During pretty much my entire three-plus year run at Lifehacker, there was a sense, and plenty of rumors, that Google was going to offer straight-up cloud storage for all its users. Google has the servers and space, they have the millions of users with Google accounts, and their goal is to get everyone using the web more (and looking at ads). Those rumors are popping up again. So what’s holding Google back?
According to an excerpt from Stephen Levy’s inside look, In the Plex, the reasoning against a “Google Drive” or “GDrive” was an argument against files themselves. Files are remnants of the middle-ages of personal computing, when hard drive space was a major consideration of a system’s prowess. Why not keep everything somewhere safe, a place with infinite storage, and edit that file right there?
There are practical concerns, even if they’re technical and possibly temporary. For example: Microsoft’s Office suite, Apple’s iWork, and Google Docs don’t exactly trade files fluidly between one another, especially when a document is more than just simple text. Internet access is, while improving, not quite ubiquitous in the U.S. And while Google offers fairly robust security for a free product, any web-based account can be hacked or closed down for violations, leaving your stash of important documents behind an invisible wall.
There’s also the real-world example I’ve seen in organizing a team of volunteers to produce a conference (TEDxBuffalo). Using Google Apps as our base, and Docs as our repository for collaboration, worked fine at first. But as members became more involved with various aspects of the production, and revisions became common, it quickly became confusing as to which document was our “gold standard” for sponsor submissions, speaker profiles, checklists, production, and so on.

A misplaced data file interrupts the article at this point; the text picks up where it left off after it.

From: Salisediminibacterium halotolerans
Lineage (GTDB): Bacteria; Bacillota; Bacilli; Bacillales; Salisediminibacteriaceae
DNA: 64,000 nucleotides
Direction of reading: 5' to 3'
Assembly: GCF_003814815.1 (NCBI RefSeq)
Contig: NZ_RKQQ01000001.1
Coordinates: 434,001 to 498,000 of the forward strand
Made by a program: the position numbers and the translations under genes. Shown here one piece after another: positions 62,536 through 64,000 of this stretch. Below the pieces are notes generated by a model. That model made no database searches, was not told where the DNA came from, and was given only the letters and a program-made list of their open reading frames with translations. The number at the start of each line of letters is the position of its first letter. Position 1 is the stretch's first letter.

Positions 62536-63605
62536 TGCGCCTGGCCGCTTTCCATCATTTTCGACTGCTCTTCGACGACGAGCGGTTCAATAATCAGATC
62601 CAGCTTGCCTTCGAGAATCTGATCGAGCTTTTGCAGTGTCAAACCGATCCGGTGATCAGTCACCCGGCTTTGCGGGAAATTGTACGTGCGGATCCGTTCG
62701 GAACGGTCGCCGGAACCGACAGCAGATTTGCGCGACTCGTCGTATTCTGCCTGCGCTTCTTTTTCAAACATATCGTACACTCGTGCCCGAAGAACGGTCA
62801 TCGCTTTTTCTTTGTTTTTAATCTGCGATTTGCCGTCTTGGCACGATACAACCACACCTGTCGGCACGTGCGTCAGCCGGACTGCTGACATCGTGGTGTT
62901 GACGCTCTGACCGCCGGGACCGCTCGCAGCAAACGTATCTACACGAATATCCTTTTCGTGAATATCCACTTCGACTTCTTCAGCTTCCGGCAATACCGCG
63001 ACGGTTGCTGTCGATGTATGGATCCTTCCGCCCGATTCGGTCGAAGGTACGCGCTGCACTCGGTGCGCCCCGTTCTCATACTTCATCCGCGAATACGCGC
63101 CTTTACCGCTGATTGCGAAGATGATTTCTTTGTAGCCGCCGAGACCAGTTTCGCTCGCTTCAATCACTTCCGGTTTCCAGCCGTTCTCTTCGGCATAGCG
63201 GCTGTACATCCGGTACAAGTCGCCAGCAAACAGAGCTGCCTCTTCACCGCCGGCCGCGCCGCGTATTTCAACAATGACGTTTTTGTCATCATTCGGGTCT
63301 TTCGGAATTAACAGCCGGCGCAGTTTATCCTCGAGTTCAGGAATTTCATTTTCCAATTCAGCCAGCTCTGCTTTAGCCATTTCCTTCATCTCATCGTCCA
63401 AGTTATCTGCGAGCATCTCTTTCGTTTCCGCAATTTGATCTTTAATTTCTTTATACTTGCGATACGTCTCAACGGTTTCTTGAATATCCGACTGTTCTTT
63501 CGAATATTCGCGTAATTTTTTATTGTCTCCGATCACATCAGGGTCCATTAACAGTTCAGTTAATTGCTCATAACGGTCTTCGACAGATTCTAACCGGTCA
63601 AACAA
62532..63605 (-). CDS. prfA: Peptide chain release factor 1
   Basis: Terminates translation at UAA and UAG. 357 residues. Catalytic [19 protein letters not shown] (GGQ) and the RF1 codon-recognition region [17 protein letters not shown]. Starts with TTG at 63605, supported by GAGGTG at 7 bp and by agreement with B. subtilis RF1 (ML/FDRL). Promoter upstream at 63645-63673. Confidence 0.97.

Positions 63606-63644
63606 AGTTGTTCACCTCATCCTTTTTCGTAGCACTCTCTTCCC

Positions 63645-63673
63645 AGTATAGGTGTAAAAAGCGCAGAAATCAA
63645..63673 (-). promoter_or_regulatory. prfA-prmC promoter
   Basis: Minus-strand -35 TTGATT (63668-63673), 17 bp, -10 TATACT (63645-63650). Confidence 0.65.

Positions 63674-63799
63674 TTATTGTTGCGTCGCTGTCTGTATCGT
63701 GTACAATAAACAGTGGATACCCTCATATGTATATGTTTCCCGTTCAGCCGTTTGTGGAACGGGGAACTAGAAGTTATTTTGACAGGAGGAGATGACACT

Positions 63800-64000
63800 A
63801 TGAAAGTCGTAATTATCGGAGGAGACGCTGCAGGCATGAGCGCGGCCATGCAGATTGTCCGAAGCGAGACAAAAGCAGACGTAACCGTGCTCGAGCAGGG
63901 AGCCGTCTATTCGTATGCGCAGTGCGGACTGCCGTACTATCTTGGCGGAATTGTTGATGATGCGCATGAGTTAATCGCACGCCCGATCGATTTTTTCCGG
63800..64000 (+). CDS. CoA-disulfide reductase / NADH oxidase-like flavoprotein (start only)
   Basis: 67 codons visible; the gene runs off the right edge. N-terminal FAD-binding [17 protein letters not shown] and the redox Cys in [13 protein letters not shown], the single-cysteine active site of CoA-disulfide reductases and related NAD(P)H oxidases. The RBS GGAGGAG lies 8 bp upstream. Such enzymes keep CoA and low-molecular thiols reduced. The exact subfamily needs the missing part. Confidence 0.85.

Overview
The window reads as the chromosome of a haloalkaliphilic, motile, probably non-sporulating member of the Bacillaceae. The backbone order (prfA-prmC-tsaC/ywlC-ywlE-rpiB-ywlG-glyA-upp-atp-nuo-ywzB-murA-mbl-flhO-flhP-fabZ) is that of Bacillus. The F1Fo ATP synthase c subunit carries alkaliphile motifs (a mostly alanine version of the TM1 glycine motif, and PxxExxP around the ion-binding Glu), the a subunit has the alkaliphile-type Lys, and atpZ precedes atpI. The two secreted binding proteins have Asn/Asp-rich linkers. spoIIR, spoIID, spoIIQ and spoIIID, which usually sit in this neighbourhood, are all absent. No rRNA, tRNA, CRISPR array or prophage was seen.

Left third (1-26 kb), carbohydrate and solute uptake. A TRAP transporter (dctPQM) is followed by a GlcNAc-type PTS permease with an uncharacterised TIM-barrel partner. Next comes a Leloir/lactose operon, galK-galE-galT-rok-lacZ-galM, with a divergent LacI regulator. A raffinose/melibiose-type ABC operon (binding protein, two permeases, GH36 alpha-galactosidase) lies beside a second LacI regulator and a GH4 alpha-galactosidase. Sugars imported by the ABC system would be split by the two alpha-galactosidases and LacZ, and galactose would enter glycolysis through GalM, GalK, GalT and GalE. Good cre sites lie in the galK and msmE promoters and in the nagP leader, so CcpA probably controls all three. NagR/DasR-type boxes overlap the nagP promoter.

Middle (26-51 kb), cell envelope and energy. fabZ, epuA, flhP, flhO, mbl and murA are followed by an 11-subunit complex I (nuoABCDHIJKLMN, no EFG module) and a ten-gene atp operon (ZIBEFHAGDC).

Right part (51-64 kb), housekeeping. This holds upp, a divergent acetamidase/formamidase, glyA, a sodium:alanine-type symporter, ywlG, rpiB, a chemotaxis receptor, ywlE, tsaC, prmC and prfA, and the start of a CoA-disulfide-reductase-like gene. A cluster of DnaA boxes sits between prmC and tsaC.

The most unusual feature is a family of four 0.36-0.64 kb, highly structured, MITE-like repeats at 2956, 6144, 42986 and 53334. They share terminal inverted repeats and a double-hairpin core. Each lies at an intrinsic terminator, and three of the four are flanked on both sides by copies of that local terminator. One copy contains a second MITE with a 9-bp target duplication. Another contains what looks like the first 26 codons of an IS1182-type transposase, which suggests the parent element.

You can “star” items in Docs, you can create a “collection” (which is, really, just a folder) that you title “Final Definite Serious Ready to Roll Documents,” but it’s still quite a headache making sure everybody can see that document, that only the right people have access to it, and that you have a very good view on what has happened to it. This is, of course, partly an organizational problem, and one that comes up on any shared productivity system. Google Docs has made some progress on this front, recently implementing a “comment-only” access scheme for documents.
But here’s my pitch: keep Google Docs as the place to create, collaborate, comment, and work. Allow Gmail users to open attachments in Docs’ cloud space, for quick viewing. But also give us a Google Drive, one that syncs up to desktops, as the place to keep our “Golden Copies.” Not everyone will use it for that, but limiting the access space will help prevent misuse.
A 1GB or 2GB space is plenty big enough for the documents of most people and small organizations, and not so big that people will start trading full video seasons of The Wire. But with an actual file space, one that keeps different permissions than Docs, individuals and organizations can keep a stash of files that are their final products, their treasured references, their backups. Google even referenced the idea of a “Golden Copy” in a presentation to analysts.
Maybe Docs can improve its organization and design such that it’s much more obvious how groups are organized, but in the meantime, Google could give us a do-anything space that serves many other Google Apps tools, too. Keep it simple, keep it safe and we’ll all feel like our hard drives really are a local cache of an online life.